Towards the end of the podcast, there’s a pretty great conversation about games that try to deal with discrimination, but then fail to understand that racism has particular experiences to culture – the racism of the real world, Post-Atlantic Slave Trade, is not the same kind of racism (such as dealing with colorism) you’d get in a setting dealing with racism against elves.   This is a common issue I find in media – these really ugly and clumsy attempts to do parallels to racism, but effectively still operate on real world racism without even understanding how/why that works.

The tabletop RPG example I think of the most is the Anima RPG, where in the history lore, it had a part close to “the people here aren’t enslaved despite having darker skin”…which the game had zero note about skin color to slavery previously.  Or the first edition of Diaspora which had “Kill the White Devil” Aspect applied to “Savages” (which, to their credit, the publisher apologized and removed).

It’s so jarring and weird when modern racism bits are inserted into games or settings which… basically have no reason for it otherwise.

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Updates and a request for help

February 1, 2015

I try not to do too many posts here about my personal life, since, I figure folks are here to hear about gaming.

I know a lot of you supported me in 2013 when I first got diagnosed and thank you for the support.  My recovery hasn’t been as fast as I had hoped, and I’m still struggling to make rent and move on.  I’ve put together a video about some of the experience and what you can do to help your friends or family who might be going through cancer or surviving a serious health crisis.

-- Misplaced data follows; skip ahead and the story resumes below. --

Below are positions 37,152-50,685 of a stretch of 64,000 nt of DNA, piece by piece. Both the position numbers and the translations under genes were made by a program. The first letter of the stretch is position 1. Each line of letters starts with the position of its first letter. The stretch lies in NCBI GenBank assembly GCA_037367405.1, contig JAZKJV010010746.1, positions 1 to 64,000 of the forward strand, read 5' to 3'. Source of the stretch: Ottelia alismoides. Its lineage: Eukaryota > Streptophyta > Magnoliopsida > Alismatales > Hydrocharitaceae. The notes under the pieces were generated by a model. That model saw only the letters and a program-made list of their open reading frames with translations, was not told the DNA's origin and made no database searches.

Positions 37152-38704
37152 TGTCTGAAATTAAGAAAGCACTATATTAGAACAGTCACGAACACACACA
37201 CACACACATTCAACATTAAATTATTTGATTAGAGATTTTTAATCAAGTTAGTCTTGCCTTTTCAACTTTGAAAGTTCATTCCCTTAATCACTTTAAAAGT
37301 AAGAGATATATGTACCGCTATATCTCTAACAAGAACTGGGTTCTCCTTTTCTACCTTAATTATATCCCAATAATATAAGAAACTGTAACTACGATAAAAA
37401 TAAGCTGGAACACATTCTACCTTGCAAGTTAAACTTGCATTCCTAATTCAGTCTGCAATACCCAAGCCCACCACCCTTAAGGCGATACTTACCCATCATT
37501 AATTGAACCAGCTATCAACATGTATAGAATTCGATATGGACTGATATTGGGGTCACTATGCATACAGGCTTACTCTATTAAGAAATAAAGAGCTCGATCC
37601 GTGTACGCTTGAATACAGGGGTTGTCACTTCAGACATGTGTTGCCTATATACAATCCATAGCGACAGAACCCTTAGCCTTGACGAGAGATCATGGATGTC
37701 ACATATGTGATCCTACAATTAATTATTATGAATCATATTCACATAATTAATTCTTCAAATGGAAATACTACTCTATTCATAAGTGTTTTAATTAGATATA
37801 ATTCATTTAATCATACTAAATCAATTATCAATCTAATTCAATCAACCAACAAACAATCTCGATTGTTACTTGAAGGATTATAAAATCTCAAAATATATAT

If you can help support, it’d be much appreciated.  Thank you again.

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Toxic Commitment Design

January 21, 2015

This talk from Raph Koster on subscription/microtransaction service videogames has some really important parallel issues for tabletop RPGs.  The relevant stuff starts about 9 minutes in, particularly the points of how to keep players engaged in your game (in a long term hobby sense, not moment to moment of play):

What’s really interesting is at 12:11, there’s a list of emotional drivers – which is the key point of what I’ve been thinking about.

Emotional Pressuring

You’ll notice that guilt is the first thing on Koster’s list.  I don’t think it was intentional on his part, though it certainly is a major tool for keeping people into high commitment activities – you can see it appear in church attendence, exercise programs, community groups, and so on.

“Advice”

First, there’s plenty of games which have pages upon pages of an identity based on a form of One True Way-ism to cover for bad design, espousing what “good roleplaying” looks like, “good roleplayers” and how “creative and special” gamers are, often with jabs or insinuations at what the opposite is like.

This makes the text itself, in communicating how the game works, the philosophy and the goal of the game, a form of propaganda in this way.  “This is what good gamers are like, therefore you must do these things to be a good gamer, or you’re a BAD gamer.”  Simply parroting the ideas creates a pressure between actual group members as to a value system – identical to any other cultural formation.

Questioning people’s self esteem to “dare” them into doing what you want, or hitting on emotional triggers to reduce people’s critical judgment skills in decisions is well known to anyone who’s worked in aggressive sales, advertising or done media studies, and taken to more extreme levels shows up in abusive behavior and the emotional manipulation tactics of con artists and “pick up artists”.